The bruising running back rushed for 1,613 yards and 22 touchdowns, leading Plant to the Florida 5A state title game this season. Wilder is also a standout linebacker but wants to play offense in college. He's committed to Florida St.Read More Below
Plant High's James Wilder Jr. possesses all the intangibles of a blue-chip linebacker. He's 6-foot-2 and 219 pounds with muscles that bulge from beneath his jersey. He's devastatingly powerful, prompting Rivals.com to label him "the strongest player in the country, regardless of position." Coupled with his explosive first step, it only makes sense that most schools approached him as one of the nation's top defensive recruits.
Florida State secured Wilder's commitment by realizing what many other schools didn't: he may be an even better running back.
"When I wasn't sure if I was gonna play running back or linebacker yet, everybody told me you have three years [of experience] for linebacker," he said. "But Florida State always wanted me as a running back."
In retrospect, it's easy to understand the Seminoles logic. Wilder's upright running style resembles a young Adrian Peterson and his tackle-breaking ability makes him nearly unstoppable in short-yardage downs. He's the son of former NFL Pro-Bowler James Wilder Sr., the feature back for the Tampa Bay Buccaneers in the 1980s. Watching his game film, he's an unmistakable talent.
His offensive potential wasn't always so obvious. He spent his freshman and sophomore seasons playing defense exclusively, and from 2008-2010 racked up an astounding 363 tackles and 42 sacks. Despite his success, he thought he could generate a greater impact from the backfield, a move that was discouraged by many analysts and scouts.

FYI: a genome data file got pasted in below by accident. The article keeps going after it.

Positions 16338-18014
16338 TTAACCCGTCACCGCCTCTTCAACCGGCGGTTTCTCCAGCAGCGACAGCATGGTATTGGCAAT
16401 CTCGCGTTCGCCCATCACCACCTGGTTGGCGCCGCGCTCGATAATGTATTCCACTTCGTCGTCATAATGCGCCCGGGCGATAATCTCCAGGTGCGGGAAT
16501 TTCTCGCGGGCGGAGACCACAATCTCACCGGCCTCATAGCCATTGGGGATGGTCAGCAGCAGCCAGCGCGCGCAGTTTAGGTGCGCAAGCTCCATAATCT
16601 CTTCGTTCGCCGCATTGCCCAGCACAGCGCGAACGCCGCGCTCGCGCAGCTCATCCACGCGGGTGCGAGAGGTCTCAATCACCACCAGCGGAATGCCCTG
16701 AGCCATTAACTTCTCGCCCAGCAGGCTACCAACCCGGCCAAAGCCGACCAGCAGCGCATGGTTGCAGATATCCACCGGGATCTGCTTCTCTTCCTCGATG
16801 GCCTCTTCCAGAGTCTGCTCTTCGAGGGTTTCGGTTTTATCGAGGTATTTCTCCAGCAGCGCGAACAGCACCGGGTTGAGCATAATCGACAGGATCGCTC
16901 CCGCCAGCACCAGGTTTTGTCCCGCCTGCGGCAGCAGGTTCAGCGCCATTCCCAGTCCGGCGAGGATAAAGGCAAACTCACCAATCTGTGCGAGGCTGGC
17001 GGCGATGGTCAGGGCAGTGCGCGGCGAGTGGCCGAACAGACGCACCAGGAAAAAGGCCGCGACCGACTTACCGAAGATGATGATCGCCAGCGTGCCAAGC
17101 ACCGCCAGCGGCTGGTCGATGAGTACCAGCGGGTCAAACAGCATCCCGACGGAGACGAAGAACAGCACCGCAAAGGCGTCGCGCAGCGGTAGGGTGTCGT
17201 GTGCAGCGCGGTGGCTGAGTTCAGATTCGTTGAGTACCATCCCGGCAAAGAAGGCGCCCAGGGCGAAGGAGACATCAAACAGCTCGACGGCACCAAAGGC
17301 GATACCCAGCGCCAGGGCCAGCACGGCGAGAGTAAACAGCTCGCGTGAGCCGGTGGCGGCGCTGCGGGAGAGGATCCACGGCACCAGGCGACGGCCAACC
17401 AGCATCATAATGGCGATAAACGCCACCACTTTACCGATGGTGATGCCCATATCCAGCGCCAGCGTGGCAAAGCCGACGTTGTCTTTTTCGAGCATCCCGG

"With people challenging me and saying that I can't do this at the next level, that I'm too big and all that, that motivates me," he said. "Most of it is just proving them wrong."
He's been successful to that end so far, rushing for a gaudy 1,613 yards and 22 touchdowns as a senior. He headlined an offense that averaged just over 30 points per game and led the Panthers to their second straight Florida 5A championship berth. He also dazzled in the U.S. Army All-American Bowl. His three-yard score with 4:14 remaining capped a 13-10 comeback victory for the East.
Wilder isn't dwelling on past accomplishments, though. He's eager to arrive in Tallahassee on June 26 and join a Seminoles team that went 10-4 in 2010. In addition to returning many of its key players, it will add a recruiting class that's widely regarded as one of the top three in the nation, boasting safety Karlos Williams and tight end Nick O'Leary among others.
"It's gonna be an amazing group of kids," said Wilder. "I'm just happy to be a part of it."
He's also excited to continue silencing his critics. Beginning the season opener against Charleston Southern, his goal is to overpower Division-I defenses the same way he did high school ones. He has a final message to send to all of his doubters.
"Everybody in college next year, you're gonna have to fear the spear."